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S. Sudan’s Kiir says elections an opportunity to choose leaders

September 21, 2017 (JUBA) - South Sudan President Salva Kiir says any polls conducted in the young nation will give citizens opportunity to choose their leaders, reiterating earlier calls for the holdout opposition leaders to denounce violence and return to the country

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Salva Kiir casts his vote in the 2010 elections.

The president rejected the use of violence and all forms of incitement, saying it undermines the cause of the liberation struggle.

“We continue to call on them; those are who continuing to advocate for war that peace was in the interest of the country. And because of this we have been extending our arms and a hand of peace, a hand of friendship, of forgiveness and for them to use the national dialogue and other peaceful means and mechanisms to end this conflict”, Kiir told reporters in the capital, Juba on Wednesday.

According to the South Sudanese leader, several amnesties to those who took up arms as a guarantee against the Juba government were declared, but very few armed groups responded to them.

The president, however, said his administration will support initiatives aimed at addressing peace and security, stressing that no community can establish lasting conditions for peace and tolerance unless it finds ways of building mutual trust among its people.

“We know the quest for peace has never been an easy process. But we are working hard to ensure that Members of society need to be oriented toward peace and tolerance. At the same time, social, economic, and political systems must be re-oriented to the same peace and tolerance,” said the South Sudanese leader.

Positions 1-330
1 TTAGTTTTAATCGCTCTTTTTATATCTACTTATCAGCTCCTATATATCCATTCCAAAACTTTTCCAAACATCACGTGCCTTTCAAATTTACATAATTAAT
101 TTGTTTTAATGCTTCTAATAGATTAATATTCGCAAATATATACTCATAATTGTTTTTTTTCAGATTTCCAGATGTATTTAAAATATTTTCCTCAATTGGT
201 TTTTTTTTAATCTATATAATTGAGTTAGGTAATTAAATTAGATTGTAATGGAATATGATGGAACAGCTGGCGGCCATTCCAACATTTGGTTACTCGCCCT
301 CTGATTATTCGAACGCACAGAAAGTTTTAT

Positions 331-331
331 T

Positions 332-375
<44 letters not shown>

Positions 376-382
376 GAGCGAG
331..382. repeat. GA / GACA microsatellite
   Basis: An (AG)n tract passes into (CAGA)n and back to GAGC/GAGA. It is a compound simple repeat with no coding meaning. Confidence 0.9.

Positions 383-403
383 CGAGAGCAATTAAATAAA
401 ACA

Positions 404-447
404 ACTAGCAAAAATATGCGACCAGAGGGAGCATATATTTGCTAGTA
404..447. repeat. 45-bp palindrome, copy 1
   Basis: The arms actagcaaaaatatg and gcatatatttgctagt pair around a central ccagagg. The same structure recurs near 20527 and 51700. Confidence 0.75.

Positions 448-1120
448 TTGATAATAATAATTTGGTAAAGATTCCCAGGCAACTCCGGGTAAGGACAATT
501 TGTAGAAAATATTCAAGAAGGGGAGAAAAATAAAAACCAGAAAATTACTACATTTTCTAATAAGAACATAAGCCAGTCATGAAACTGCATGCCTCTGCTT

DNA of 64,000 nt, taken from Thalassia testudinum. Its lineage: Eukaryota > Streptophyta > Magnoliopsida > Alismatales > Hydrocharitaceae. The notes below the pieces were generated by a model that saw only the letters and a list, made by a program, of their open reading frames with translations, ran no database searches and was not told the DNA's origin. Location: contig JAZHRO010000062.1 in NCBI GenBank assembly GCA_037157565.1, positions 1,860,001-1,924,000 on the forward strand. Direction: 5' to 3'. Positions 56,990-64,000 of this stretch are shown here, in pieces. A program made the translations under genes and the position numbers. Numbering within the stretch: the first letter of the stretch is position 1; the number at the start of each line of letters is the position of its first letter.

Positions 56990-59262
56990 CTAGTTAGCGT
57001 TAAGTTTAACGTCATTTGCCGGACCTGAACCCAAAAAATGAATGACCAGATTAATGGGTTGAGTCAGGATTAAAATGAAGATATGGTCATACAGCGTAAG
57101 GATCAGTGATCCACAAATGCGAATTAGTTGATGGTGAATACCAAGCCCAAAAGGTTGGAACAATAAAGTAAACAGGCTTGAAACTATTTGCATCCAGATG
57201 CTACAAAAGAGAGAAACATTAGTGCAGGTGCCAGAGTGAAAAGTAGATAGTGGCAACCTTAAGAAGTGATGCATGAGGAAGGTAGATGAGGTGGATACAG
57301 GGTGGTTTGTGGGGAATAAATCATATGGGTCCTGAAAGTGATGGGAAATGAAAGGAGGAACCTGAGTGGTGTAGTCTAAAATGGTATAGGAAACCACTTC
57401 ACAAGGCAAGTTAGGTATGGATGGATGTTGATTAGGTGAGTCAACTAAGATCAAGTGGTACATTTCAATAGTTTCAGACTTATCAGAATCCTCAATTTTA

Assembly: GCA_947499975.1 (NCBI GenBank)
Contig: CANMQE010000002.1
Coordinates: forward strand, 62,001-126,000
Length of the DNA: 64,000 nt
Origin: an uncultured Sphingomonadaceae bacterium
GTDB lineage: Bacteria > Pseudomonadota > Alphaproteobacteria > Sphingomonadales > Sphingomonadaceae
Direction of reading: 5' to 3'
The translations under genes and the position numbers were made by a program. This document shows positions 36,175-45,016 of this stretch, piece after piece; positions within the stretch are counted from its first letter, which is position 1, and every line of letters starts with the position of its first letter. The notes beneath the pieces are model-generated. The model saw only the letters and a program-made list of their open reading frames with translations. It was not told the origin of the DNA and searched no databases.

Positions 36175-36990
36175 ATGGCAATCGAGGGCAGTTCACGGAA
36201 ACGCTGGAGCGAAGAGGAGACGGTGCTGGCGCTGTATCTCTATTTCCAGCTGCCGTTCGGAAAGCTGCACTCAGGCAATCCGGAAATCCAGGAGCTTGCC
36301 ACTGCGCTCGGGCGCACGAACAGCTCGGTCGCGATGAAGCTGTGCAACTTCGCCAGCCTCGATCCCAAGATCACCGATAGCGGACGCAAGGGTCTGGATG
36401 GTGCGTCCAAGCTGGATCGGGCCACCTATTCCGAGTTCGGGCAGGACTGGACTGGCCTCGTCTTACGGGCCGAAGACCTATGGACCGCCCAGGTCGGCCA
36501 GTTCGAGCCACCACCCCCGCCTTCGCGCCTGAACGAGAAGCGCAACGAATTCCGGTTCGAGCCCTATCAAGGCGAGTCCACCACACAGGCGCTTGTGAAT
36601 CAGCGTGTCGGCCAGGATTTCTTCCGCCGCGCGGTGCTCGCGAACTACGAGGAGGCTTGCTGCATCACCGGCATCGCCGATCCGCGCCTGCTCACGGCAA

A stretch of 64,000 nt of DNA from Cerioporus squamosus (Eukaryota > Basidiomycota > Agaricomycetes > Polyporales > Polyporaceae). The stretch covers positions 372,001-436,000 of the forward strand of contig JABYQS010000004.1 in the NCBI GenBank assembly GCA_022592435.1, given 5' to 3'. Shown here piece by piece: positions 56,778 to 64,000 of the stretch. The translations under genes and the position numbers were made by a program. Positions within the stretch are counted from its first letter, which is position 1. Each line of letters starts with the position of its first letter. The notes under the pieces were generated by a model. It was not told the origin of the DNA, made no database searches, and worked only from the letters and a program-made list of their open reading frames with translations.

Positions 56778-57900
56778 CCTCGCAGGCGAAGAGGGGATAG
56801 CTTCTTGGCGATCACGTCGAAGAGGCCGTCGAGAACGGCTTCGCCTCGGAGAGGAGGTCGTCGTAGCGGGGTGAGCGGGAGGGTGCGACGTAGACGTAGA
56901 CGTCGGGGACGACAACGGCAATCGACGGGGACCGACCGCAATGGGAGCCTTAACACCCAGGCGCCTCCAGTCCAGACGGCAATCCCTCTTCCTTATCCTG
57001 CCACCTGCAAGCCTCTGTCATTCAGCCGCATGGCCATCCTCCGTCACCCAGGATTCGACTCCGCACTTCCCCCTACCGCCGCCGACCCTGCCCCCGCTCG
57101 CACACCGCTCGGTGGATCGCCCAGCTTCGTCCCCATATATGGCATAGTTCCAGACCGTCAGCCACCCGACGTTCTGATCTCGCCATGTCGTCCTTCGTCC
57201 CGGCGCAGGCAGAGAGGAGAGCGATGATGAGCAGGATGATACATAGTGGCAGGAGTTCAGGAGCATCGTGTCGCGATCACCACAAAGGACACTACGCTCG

He added, “Inclusively, the discipline of peaceful co-existence must shape our way of life. Having common goals promotes mutual understanding, respect, tolerance and dialogue”.

The President made the remarks during a function at which he received credentials of the newly appointed ambassadors from the United Kingdom, Saudi Arabia, the Kingdom of Norway, Germany and South Africa. The new ambassadors included, Alison Blackburne from Britain, Abdullah Fahd Ali Al-Kahtani from Saudi Arabia, Lars Andersen from Norway, Jan Hendrick Van Thiel from of Germany and Major General Gordon Mwandile Yekelo from South Africa.

Meanwhile, the undersecretary in the foreign affairs ambassador, Baak Valentino Wol said the Juba government and its administration were committed and ready to closely work with the ambassadors.

The new envoys, he said, expressed their appreciation and gratitude to President Kiir for accepting their credentials while assuring him of their commitment to work with South Sudan government so as to find ways of ending the nation’s civil war and restore peace and stability.

Last month, the South Sudanese leader called upon the country’s opposition groups to prepare for the country’s general elections, earmarked to take place after the end of the Transitional Government of National Unity (TGoNU) period in 2018.

To fast track processes leading to the polls, Kiir officially declared his national dialogue initiative and declared unilateral cease-fire with rebels in May, albeit it has repeated been violated.

Tens of thousands of people have been killed and over two million displaced in South Sudan’s conflict triggered by political differences between President Kiir and his former deputy, Riek Machar.